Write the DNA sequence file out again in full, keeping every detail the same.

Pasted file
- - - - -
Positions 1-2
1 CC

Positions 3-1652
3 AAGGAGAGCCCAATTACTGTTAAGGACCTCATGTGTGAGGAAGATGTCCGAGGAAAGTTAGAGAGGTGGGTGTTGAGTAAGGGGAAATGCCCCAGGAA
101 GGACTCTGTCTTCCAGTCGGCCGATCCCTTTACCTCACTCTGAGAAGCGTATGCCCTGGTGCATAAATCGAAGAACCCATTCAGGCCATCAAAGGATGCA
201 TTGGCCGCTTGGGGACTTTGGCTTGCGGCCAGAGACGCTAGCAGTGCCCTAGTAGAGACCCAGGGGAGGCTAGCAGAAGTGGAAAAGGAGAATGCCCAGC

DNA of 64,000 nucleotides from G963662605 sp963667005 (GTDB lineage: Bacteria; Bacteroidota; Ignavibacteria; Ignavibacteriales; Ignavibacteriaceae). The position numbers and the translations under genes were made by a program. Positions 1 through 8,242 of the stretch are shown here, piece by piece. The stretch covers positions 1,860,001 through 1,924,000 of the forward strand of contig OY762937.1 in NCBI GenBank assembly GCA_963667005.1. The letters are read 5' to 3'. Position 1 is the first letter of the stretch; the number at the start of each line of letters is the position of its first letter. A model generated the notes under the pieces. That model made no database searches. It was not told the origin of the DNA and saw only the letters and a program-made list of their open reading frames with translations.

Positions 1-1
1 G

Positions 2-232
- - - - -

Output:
Positions 1-2
1 CC

Positions 3-1652
3 AAGGAGAGCCCAATTACTGTTAAGGACCTCATGTGTGAGGAAGATGTCCGAGGAAAGTTAGAGAGGTGGGTGTTGAGTAAGGGGAAATGCCCCAGGAA
101 GGACTCTGTCTTCCAGTCGGCCGATCCCTTTACCTCACTCTGAGAAGCGTATGCCCTGGTGCATAAATCGAAGAACCCATTCAGGCCATCAAAGGATGCA
201 TTGGCCGCTTGGGGACTTTGGCTTGCGGCCAGAGACGCTAGCAGTGCCCTAGTAGAGACCCAGGGGAGGCTAGCAGAAGTGGAAAAGGAGAATGCCCAGC

DNA of 64,000 nucleotides from G963662605 sp963667005 (GTDB lineage: Bacteria; Bacteroidota; Ignavibacteria; Ignavibacteriales; Ignavibacteriaceae). The position numbers and the translations under genes were made by a program. Positions 1 through 8,242 of the stretch are shown here, piece by piece. The stretch covers positions 1,860,001 through 1,924,000 of the forward strand of contig OY762937.1 in NCBI GenBank assembly GCA_963667005.1. The letters are read 5' to 3'. Position 1 is the first letter of the stretch; the number at the start of each line of letters is the position of its first letter. A model generated the notes under the pieces. That model made no database searches. It was not told the origin of the DNA and saw only the letters and a program-made list of their open reading frames with translations.

Positions 1-1
1 G

Positions 2-232